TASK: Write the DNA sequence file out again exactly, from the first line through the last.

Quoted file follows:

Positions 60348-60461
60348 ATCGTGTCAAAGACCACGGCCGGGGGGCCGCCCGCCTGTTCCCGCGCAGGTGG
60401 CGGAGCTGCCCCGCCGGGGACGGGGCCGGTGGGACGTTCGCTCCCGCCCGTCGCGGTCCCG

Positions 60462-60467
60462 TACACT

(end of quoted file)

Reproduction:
Positions 60348-60461
60348 ATCGTGTCAAAGACCACGGCCGGGGGGCCGCCCGCCTGTTCCCGCGCAGGTGG
60401 CGGAGCTGCCCCGCCGGGGACGGGGCCGGTGGGACGTTCGCTCCCGCCCGTCGCGGTCCCG

Positions 60462-60467
60462 TACACT